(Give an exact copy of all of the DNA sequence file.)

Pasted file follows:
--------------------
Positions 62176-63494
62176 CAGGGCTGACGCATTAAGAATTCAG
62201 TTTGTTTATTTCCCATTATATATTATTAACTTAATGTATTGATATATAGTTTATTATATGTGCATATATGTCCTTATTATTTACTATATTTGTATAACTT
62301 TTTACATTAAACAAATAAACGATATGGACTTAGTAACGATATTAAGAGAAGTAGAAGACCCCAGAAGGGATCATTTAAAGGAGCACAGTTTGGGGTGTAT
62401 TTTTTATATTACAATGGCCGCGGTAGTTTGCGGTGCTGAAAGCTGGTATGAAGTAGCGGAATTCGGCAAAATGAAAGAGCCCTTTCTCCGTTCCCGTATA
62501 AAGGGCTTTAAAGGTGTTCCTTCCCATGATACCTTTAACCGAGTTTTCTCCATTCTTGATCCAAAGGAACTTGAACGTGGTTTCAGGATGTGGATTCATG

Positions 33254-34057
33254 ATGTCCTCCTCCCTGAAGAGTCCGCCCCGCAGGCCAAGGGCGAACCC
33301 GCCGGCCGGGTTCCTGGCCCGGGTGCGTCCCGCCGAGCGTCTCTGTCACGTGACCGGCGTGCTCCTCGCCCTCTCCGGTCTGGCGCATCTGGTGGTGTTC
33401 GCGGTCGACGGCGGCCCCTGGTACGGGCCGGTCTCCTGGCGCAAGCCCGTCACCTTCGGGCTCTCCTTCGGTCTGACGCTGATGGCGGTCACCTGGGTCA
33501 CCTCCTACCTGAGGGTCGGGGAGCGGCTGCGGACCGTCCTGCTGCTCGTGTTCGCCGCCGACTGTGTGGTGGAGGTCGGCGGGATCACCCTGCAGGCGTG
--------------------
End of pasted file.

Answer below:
Positions 62176-63494
62176 CAGGGCTGACGCATTAAGAATTCAG
62201 TTTGTTTATTTCCCATTATATATTATTAACTTAATGTATTGATATATAGTTTATTATATGTGCATATATGTCCTTATTATTTACTATATTTGTATAACTT
62301 TTTACATTAAACAAATAAACGATATGGACTTAGTAACGATATTAAGAGAAGTAGAAGACCCCAGAAGGGATCATTTAAAGGAGCACAGTTTGGGGTGTAT
62401 TTTTTATATTACAATGGCCGCGGTAGTTTGCGGTGCTGAAAGCTGGTATGAAGTAGCGGAATTCGGCAAAATGAAAGAGCCCTTTCTCCGTTCCCGTATA
62501 AAGGGCTTTAAAGGTGTTCCTTCCCATGATACCTTTAACCGAGTTTTCTCCATTCTTGATCCAAAGGAACTTGAACGTGGTTTCAGGATGTGGATTCATG

Positions 33254-34057
33254 ATGTCCTCCTCCCTGAAGAGTCCGCCCCGCAGGCCAAGGGCGAACCC
33301 GCCGGCCGGGTTCCTGGCCCGGGTGCGTCCCGCCGAGCGTCTCTGTCACGTGACCGGCGTGCTCCTCGCCCTCTCCGGTCTGGCGCATCTGGTGGTGTTC
33401 GCGGTCGACGGCGGCCCCTGGTACGGGCCGGTCTCCTGGCGCAAGCCCGTCACCTTCGGGCTCTCCTTCGGTCTGACGCTGATGGCGGTCACCTGGGTCA
33501 CCTCCTACCTGAGGGTCGGGGAGCGGCTGCGGACCGTCCTGCTGCTCGTGTTCGCCGCCGACTGTGTGGTGGAGGTCGGCGGGATCACCCTGCAGGCGTG